• Two case studies are presented that reflects the opposite ends of the spectrum of ethical decision-making in response to cyber security incidents and the effects the wrong decision can have on an organisation.
  • Yahoo was in the middle of being acquired by Verizon in 2017 when it disclosed it had discovered three data breaches in 2013 and 2014 that affected over one (1) billion users. Unfortunately, these data breaches were not disclosed until late 2016 after the original Verizon acquisition deal had been agreed to, but not yet paid for. The original deal between Verizon and Yahoo was worth USD 4.8 billion, and after the data breaches were disclosed, Yahoo’s worth was slashed by an incredible USD 352 million. The Security and Exchange Commission (SEC) also investigated Yahoo for waiting too long to notify victims of the data breach, and whether Yahoo violated SEC securities legislation by not providing documents to the SEC related to the data breaches. Yahoo continues to be liable for half (50 percent) of any debts incurred from third-party litigation and regulatory fines.
  • The Yahoo breaches and their lack of ethical behaviour concerning the notification of victims and regulatory bodies is an apt example of the damage that can occur when behaviours are not governed by ethical principles.
  • On the other end of the spectrum of ethical decision-making sits the Australian Red Cross. The Red Cross suffered a data breach of over 550,000 blood donor’s details, including name, address, date of birth, gender, and information regarding sexual history. The data was inadvertently published by a third-party contractor to an online public-facing application form.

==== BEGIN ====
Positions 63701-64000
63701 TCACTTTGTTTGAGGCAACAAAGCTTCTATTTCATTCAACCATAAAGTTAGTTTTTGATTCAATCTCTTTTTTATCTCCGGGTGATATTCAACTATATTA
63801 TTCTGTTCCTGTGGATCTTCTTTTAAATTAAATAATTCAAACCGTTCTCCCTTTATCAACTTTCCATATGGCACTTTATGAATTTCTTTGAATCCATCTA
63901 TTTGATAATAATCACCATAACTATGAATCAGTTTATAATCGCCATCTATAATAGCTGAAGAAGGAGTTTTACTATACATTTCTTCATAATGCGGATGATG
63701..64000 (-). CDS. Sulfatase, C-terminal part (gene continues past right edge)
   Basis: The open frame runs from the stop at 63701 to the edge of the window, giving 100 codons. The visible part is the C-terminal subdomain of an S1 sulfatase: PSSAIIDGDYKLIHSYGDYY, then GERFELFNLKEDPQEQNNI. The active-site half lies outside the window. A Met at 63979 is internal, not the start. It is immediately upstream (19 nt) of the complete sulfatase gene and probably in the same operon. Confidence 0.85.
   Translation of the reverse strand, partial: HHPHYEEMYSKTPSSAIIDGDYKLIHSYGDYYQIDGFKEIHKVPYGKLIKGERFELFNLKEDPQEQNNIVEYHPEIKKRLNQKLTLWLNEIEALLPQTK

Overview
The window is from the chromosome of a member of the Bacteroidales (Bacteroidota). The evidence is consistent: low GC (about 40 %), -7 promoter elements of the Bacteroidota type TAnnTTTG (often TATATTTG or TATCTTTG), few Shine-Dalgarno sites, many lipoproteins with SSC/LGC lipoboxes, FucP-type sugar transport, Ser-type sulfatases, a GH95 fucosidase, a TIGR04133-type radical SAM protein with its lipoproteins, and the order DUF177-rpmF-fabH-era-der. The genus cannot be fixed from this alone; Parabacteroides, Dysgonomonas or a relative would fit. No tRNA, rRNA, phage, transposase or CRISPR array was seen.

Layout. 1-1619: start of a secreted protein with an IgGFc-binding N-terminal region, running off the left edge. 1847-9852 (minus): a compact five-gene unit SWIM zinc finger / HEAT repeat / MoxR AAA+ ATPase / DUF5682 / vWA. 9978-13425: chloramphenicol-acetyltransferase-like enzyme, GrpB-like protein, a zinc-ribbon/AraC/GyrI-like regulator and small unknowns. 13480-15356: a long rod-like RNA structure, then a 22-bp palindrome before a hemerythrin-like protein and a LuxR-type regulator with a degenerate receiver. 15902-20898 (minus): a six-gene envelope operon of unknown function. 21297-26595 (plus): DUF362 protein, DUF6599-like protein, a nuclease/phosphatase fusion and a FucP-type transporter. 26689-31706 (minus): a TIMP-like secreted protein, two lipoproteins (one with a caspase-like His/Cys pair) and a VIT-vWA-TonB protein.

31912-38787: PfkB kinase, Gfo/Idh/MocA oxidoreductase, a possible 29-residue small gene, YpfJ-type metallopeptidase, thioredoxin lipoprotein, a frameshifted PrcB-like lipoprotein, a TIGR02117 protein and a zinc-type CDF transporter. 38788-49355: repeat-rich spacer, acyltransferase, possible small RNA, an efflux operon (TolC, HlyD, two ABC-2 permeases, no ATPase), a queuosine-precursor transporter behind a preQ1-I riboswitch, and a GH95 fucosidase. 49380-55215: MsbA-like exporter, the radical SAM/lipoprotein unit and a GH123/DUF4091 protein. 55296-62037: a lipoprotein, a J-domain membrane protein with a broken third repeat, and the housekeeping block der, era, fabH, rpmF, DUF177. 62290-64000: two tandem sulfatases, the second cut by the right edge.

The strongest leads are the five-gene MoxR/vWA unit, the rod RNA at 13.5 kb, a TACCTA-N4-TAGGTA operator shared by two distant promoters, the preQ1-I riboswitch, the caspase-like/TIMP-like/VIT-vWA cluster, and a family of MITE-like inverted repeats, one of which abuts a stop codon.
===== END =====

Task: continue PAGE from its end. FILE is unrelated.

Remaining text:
• The Red Cross immediately disclosed the data breach to affected donors and to the Australian Government CERT (Computer Emergency Response Team). Not only did the Red Cross avoid any fines for the data breach, but they also received an extraordinary commendation for their response efforts by the Commissioner of the Office of Australian Information Commission, Timothy Pilgrim. The assurance that the Red Cross provided donors served to increase their reputation for transparency and trust within the Australian community.


  • The new world of information society with global networks and cyberspace will inevitably generate a wide variety of social, political, and ethical problems. Many problems related to human relationships and the community become apparent, when most human activities are carried on in cyberspace.
  • Some basic ethical issues on the use of IT on global networks consist of personal privacy, data access rights, and harmful actions on the Internet. These basic issues have been solved partially using technological approaches, such as encryption technique, SSL, digitalIDs and computer firewalls.
  • Besides these protection technologies, legal laws are also needed in cyberspace to address hundreds of countries, which are incorporated into one global network. Guidelines and strategies should be implemented so that global information can be exploited in a socially and ethically sensitive way for our future benefit and applications.